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Elisa Freschi

Thank you for this substantial contribution, Marcus. As you know, I agree wholeheartedly with much of what you say. I would just stress slightly less the point about attracting more people to philosophy class. It is true that some people may avoid taking philosophy classes because they are only about "white dead men", but I have seen the reactions this kind of argument produces: "We are doing real philosophy, we are not selling ourselves!" I know that you (and the other philosophers who have raised this point) do not mean to say that we shouldbe talking about the "philosophy" of Ariana Grande's songs in order to attract teen-agers, but the reactions sound as if this were the point. Thus, I would rather focus on the main point: Philosophy is enriched by taking into account objections which come from different standpoints, beca, e.g.,use it is only once looked "from outside" that one realises how much of one's intuitions are just due to prejudices or socially established norms.

A further interesting argument about inclusiveness (namely, that the opposite is just UNFAIR!) can be read here: http://elisafreschi.blogspot.co.at/2013/06/why-should-philosophers-study-indian.html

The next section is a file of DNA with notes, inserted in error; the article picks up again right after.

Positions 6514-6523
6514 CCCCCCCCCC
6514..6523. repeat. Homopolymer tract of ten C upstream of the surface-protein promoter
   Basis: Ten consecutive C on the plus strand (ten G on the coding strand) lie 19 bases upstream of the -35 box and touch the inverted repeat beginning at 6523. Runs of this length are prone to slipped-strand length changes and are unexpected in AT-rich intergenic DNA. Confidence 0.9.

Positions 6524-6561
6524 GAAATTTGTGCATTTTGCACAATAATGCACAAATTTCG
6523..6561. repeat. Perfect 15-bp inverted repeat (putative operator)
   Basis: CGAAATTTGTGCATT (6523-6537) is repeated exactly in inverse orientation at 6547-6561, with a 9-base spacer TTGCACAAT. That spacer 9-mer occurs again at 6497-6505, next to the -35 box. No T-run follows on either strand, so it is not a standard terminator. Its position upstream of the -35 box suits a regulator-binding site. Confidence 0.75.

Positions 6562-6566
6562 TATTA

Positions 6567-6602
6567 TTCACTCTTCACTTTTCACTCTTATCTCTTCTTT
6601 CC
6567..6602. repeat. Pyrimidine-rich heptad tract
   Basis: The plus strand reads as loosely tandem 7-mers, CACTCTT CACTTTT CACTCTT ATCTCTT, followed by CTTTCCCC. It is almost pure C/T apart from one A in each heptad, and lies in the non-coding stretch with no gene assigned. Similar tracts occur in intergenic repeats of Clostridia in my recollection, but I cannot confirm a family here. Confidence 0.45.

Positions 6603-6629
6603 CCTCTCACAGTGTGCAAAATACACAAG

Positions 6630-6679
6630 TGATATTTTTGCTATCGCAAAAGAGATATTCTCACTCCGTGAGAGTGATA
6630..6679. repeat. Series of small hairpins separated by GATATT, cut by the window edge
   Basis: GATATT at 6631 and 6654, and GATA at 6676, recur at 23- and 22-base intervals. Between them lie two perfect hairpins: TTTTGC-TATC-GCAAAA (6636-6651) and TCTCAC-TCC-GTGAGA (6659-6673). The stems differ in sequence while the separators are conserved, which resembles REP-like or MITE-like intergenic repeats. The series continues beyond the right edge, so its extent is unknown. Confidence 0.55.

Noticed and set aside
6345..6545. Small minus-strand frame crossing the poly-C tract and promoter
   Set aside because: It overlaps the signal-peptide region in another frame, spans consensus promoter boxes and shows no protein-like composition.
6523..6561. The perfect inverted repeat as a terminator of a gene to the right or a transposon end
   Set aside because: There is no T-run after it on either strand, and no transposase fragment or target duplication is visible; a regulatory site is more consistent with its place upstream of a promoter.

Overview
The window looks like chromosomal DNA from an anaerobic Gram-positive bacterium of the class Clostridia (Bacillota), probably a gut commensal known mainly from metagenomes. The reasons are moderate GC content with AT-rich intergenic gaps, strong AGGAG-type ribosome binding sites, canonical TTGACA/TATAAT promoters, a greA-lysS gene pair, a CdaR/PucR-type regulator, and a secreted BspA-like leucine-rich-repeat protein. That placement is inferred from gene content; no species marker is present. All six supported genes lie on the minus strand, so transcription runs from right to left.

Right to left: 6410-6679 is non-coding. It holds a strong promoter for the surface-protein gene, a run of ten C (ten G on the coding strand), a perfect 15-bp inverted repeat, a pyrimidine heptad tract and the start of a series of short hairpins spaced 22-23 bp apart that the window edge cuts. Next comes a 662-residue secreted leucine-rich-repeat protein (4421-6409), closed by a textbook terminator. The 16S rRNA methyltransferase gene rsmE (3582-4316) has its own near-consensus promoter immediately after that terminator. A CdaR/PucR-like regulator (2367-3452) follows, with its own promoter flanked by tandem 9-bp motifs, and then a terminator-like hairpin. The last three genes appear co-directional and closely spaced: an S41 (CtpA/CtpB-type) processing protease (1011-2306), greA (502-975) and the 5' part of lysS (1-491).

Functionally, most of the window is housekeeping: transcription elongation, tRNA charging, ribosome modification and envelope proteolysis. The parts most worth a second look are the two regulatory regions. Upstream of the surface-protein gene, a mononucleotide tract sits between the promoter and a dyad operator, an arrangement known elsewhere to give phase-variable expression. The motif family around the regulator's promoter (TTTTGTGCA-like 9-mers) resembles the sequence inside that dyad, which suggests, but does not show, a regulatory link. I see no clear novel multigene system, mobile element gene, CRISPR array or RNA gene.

Marcus Arvan

Hi Elisa: Thanks for your kind comment!

I appreciate that concern ("We are doing real philosophy, we are not selling ourselves!"), but I remain unpersuaded. There is nothing wrong with selling something that matters, so long as one does it appropriately and with integrity.

First, if one believes philosophy matters or should matter to ordinary-everyday people--as do I--one should want to attract people to it! Scientists "sell" science, and, provided they don't do it in irresponsible ways (though sometimes they do), their doing so is a good thing. It informs the public, and helps fund science. I think philosophy should follow suit.

Second, and this is the critical part, I do think "selling the discipline" needs to be done in a responsible way. There's responsible "selling" that has philosophical integrity, and irresponsible selling that does not. My point wasn't that we should give the public whatever they want (e.g. courses on Ariana Grande songs). My point was that (A) there are philosophical traditions of real value that (B) would be likely to attract more people, and greater public interest, to the field--and that it is precisely because there *is* philosophical value to other traditions that they should be taught!

Eric Schwitzgebel

Thanks, Marcus, for pushing more on this issue! What you say makes sense to me. I focused on Chinese philosophy and only made a brief gesture to other traditions, but I do think the reasoning extends to other traditions as well!

Elisa Freschi

A further reference to this post appears here: http://elisafreschi.com/2015/09/21/studying-chinese-indian-africana-philosophy-as-part-of-the-regular-curriculum/

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